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Single tablet regimens are associated with reduced Efavirenz withdrawal in antiretroviral therapy naïve or switching for simplification HIV-infected patients

Massimiliano Fabbiani1, Mauro Zaccarelli25*, Pierfrancesco Grima3, Mattia Prosperi4, Iuri Fanti1, Manuela Colafigli1, Alessandro D’Avino1, Annalisa Mondi1, Alberto Borghetti1, Massimo Fantoni1, Roberto Cauda1 and Simona Di Giambenedetto1

Author Affiliations

1 Institute of Clinical Infectious Diseases, Catholic University of Sacred Heart, Rome, Italy

2 Viral Immunodeficiency Unit, National Institute for Infectious Diseases “Lazzaro Spallanzani”, Rome, Italy

3 Infectious Diseases Unit, S. Caterina Novella Hospital, Galatina, Lecce, Italy

4 Centre for Health Informatics, University of Manchester, Manchester, UK

5 National Institute for Infectious Diseases “Lazzaro Spallanzani, Clinical Department, Via Portuense 292, 00149 Roma, Italy

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BMC Infectious Diseases 2014, 14:26  doi:10.1186/1471-2334-14-26

Published: 13 January 2014



Efavirenz (EFV) administration is still controversial for its high rates of interruption mainly related to central nervous system side effects (CNS-SE). Aim of the study was to define if single tablet regimen (STR) as compared to bis-in-die (BID) or once-daily (OD) with ≥2 pills-a-day EFV formulations reduced the risk of interruption.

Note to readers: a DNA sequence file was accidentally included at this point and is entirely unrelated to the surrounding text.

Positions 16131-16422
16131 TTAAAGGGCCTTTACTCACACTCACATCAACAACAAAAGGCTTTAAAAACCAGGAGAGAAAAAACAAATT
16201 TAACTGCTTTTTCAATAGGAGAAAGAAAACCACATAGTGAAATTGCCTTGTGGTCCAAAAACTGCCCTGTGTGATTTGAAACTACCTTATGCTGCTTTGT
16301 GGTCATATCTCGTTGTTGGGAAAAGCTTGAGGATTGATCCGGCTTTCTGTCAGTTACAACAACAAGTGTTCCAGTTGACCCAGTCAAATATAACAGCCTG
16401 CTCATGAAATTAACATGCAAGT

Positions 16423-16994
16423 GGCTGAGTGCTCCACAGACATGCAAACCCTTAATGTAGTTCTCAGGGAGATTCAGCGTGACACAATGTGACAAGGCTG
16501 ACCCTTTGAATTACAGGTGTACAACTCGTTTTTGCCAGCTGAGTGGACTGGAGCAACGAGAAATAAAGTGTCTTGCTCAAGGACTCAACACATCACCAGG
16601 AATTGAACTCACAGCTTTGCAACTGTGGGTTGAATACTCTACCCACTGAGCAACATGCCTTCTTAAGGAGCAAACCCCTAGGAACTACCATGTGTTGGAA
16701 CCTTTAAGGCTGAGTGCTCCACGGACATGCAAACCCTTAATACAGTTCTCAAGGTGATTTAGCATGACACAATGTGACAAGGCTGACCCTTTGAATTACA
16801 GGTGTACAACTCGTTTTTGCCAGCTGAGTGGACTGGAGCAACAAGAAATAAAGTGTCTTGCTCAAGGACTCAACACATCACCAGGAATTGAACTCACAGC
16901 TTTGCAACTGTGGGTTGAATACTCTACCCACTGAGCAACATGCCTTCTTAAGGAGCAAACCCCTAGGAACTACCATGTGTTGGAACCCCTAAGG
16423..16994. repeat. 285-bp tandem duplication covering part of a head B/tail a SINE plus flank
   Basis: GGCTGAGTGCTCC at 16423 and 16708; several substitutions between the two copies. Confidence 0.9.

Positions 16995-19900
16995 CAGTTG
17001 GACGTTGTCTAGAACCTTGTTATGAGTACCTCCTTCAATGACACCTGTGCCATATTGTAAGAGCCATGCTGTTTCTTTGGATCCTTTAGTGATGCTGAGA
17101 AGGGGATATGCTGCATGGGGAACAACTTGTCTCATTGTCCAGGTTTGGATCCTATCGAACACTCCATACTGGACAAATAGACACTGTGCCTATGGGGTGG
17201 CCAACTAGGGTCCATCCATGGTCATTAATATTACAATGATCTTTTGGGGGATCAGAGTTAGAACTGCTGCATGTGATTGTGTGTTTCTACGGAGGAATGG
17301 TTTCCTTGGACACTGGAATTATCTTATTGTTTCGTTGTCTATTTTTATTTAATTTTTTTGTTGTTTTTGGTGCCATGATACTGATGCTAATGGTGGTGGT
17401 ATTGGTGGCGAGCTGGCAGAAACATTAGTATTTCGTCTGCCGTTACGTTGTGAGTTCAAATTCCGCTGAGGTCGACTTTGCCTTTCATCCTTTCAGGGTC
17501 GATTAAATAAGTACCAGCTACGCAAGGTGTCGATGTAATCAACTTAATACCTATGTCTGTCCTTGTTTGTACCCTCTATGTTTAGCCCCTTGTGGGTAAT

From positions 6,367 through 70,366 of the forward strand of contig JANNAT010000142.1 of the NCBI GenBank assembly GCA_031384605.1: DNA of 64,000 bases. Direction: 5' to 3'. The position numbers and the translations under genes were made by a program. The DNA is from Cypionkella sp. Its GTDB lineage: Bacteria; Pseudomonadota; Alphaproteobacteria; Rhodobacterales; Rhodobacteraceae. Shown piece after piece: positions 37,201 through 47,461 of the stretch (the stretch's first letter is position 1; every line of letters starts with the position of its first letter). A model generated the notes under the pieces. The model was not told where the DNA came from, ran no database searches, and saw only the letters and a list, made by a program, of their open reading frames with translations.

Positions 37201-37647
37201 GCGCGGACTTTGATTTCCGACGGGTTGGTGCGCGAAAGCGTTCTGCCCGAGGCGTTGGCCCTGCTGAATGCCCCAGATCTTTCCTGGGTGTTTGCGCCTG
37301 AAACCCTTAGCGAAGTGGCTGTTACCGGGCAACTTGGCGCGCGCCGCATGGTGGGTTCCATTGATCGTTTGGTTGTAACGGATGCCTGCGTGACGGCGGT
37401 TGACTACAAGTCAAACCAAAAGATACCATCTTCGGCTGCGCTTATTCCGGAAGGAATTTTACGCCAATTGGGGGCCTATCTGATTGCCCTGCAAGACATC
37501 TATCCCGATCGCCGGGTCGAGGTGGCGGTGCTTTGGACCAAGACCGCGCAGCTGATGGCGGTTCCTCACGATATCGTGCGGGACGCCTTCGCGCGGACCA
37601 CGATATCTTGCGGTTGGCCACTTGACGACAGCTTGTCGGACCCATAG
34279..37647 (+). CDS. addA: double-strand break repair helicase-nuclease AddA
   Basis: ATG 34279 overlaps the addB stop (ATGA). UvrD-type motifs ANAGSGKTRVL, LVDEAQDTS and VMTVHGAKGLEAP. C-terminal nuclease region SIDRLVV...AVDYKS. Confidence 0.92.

Patients starting any cART regimen including EFV + 2NRTIs or switching to EFV + 2NRTIs for simplification after virological suppression were retrospectively selected. Incidence, probability and prognostic factors of interruption by different causes were assessed by survival analysis and Cox regression model.


Overall, 553 patients starting EFV-containing regimens were included: 38.2% started BID regimen, 44.5% OD regimens ≥2 pills and 17.4% STR. The overall proportion of EFV interruption was 37.4% at 4 years; at the same time point, interruptions for virological failure and toxicity were 8.8% and 16.5% (8% for CNS-SE), respectively. Starting EFV co-formulated in STR was associated with lower proportion of overall interruption at 4 years (17.1% vs. 40.6%, p < 0.01). Only one virological failure was observed with STR up to 4 years (1.1% vs. 10.3% in non-STR, p = 0.051). STR also accounted for lower proportion of interruption by patient decision (1.5% vs. 11.8%, p = 0.01). No differences of interruption by overall toxicity and CNS-SE were observed. In multivariable analysis, STR and male gender were associated with lower risk of EFV interruption, while higher CD4 nadir and IDU with higher risk.


In our experience, starting EFV co-formulated in STR was associated with lower virological failure and higher adherence, despite a similar proportion of CNS toxicity, thus reducing the risk of treatment interruption.

STR; Discontinuation; Combination antiretroviral therapy; Toxicity; Adherence